Pioneer Plague logo Amiga Computing Excellence Award

AMIGA 1000 owners may well remember Mindwalker, a game from Commodore which was one of the first things to show off the machine, the first game to use the custom chips. Now the same programmer, Bill Williams, has produced Pioneer Plague, the first big game to use HAM. Eat pixels lesser computers!

The human race is overpopulating earth - nothing new in that - so some bright spark has invented the Pioneer Probes. These incredible pieces of human ingenuity have been created to terraform lifeless hunks of space flotsam - asteroids for instance - into habitable planets.

As each new world is completed, the probes build copies of themselves and send them to search out new asteroids to build on. Now here's the snag, with all genetically reproduced systems there's always a chance of random mutation, as Darwin demonstrated in The Origin of Species.

Mutants were something the designers of Pioneer forgot, so now there's a whole bunch of self-replicating mutants drifting around in space, bent on terraforming anything in their ken, inhabited or not, and Earth is next on the list.
The designers would just like to say they're very, very sorry. Cheers fellas, you're off my Christmas card list.

The game is split into three sections - ground attack, navigation and drone programming, all selected from the main screen which doubles as the interior view of the ship.

At first glance those with long memories might well murmur SDI, especially if you are clued up enough to know that Mr Williams' previous work was Sinbad and the Eye of the Falcon, before collapsing like a heap of cold jelly - I did. Fear not though, while SDI was Cinemaware's (one and only) howler, Mandarin's Pioneer Plague is a veritable feast of arcade delights.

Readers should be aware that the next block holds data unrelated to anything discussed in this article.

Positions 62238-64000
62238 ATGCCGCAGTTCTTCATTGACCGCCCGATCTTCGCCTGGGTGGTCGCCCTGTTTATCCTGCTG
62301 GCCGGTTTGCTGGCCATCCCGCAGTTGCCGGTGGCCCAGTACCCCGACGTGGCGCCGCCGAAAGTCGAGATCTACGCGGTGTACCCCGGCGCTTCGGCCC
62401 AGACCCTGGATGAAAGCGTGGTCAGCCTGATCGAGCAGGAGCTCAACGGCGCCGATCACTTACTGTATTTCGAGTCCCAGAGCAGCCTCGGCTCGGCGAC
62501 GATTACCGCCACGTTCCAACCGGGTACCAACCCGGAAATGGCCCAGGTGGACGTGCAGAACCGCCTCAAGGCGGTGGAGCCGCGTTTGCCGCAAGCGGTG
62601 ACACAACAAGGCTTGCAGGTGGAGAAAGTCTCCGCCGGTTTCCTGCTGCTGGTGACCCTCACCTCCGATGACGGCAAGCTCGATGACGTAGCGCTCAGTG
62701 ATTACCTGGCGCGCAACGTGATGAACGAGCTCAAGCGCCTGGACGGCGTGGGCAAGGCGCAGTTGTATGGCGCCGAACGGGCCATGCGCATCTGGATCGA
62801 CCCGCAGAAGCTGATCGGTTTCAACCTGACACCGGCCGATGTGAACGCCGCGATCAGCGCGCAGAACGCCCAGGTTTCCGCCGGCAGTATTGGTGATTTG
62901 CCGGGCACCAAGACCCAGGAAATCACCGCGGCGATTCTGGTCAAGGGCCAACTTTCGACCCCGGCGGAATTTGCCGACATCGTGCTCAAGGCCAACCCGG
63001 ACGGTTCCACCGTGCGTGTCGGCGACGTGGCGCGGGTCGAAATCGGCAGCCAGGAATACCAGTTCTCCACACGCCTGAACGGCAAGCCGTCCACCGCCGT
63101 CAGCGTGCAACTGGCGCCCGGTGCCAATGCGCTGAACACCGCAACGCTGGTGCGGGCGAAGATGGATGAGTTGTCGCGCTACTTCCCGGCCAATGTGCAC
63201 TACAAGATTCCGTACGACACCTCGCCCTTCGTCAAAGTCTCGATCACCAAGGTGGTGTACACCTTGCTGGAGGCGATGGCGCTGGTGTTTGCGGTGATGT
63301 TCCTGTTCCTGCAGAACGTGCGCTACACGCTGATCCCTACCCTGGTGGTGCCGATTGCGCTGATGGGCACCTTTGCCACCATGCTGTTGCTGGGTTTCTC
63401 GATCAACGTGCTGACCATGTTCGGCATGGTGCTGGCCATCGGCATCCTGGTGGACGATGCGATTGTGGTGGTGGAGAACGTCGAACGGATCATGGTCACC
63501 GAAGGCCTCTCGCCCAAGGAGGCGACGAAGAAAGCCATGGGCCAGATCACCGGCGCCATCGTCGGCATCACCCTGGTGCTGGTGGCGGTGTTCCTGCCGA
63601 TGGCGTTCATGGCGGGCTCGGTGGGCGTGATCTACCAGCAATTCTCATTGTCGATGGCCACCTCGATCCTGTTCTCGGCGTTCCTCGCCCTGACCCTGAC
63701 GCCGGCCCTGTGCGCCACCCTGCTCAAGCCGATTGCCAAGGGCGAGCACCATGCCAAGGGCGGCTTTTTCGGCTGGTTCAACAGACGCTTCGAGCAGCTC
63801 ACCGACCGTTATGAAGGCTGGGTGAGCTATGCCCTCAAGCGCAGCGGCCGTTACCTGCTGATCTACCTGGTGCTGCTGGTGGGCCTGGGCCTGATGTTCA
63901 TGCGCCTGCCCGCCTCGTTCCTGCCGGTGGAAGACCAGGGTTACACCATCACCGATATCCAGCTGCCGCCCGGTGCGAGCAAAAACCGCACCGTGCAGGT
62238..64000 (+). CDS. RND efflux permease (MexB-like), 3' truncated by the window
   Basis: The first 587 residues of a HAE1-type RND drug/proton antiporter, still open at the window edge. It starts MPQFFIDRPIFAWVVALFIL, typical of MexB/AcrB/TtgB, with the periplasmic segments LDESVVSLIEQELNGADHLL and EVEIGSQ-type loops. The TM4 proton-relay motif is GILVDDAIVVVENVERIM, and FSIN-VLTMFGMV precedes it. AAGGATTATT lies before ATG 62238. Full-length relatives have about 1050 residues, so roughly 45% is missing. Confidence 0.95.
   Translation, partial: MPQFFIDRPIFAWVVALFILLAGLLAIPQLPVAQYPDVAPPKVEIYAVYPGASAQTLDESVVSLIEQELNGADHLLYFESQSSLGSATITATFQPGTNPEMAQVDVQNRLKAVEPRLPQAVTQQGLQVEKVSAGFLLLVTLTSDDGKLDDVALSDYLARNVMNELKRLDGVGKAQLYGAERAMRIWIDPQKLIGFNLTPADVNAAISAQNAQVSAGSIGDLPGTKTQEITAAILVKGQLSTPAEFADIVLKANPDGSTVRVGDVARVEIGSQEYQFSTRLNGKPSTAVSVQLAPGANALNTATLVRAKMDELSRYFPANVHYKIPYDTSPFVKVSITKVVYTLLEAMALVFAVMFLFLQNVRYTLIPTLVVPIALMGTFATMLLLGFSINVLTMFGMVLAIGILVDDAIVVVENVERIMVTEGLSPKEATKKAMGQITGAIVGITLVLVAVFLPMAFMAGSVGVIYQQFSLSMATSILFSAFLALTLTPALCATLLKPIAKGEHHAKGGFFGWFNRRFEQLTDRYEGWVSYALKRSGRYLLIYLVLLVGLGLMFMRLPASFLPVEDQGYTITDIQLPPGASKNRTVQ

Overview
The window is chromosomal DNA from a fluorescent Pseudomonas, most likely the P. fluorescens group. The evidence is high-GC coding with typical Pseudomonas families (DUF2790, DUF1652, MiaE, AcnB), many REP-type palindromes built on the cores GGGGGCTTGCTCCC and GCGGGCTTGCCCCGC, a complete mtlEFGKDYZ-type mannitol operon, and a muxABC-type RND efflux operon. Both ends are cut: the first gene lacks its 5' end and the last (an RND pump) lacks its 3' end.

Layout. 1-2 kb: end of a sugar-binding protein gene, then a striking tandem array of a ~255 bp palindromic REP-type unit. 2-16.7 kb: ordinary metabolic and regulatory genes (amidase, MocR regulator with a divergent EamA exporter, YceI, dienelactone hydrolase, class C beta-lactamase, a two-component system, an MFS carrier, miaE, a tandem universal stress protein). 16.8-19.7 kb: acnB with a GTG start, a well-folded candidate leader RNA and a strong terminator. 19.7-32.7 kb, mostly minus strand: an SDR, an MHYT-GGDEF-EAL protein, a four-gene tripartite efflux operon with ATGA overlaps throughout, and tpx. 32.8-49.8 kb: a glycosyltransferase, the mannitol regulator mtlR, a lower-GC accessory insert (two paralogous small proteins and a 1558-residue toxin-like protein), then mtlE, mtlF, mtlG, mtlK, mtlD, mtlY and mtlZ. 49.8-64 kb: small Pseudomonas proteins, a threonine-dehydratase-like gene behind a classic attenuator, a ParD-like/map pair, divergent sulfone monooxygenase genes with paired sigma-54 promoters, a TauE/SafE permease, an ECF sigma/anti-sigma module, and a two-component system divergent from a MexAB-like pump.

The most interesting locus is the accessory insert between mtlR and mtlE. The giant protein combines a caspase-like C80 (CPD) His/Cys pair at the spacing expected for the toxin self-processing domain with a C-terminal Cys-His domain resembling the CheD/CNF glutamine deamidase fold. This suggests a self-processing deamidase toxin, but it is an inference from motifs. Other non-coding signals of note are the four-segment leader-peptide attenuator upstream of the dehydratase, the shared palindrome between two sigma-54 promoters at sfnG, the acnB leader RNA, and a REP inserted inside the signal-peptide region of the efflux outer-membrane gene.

At the start of the game your ship is positioned in geostationary orbit high above the surface of an infected planet. Clicking the navigation window shows the level of infection to be low at this stage.
Click on the launch window and it's down to business. An interim screen shows the planet approach before switching to a ground display, with the LifeStar - you - drifting around. Another click launches the attack ship.

Another little something the designers forgot to mention was the probes have an in-built defence mechanism, provided just in face something got in their way. The mutations have evolved the defence system even further - nobody's quite sure how far. This makes it necessary to shoot and bomb everything that moves until you find out what's what.

Once you clear or retreat from a planet, you have to navigate through sub-Euclidian - attack of the jargon psueds - space to get to the next one. This is used as a poor excuse for a stunning sequence, reminiscent of Star Trek The Motion Picture, where you fly through a worm hole while trying to shoot the image of the planet as it whistles around the hole. Tricky stuff, because the long you spend in space the more the probes spread.

Pioneer Plague is an unusual and well thought out game that refuses to take itself too seriously. HAM mode graphics are used throughout, not just on the loading screens, which adds a touch of class. In play it's fast and challenging, but never too hard.

Definitely one for the Christmas shopping list - every Amiga should have one.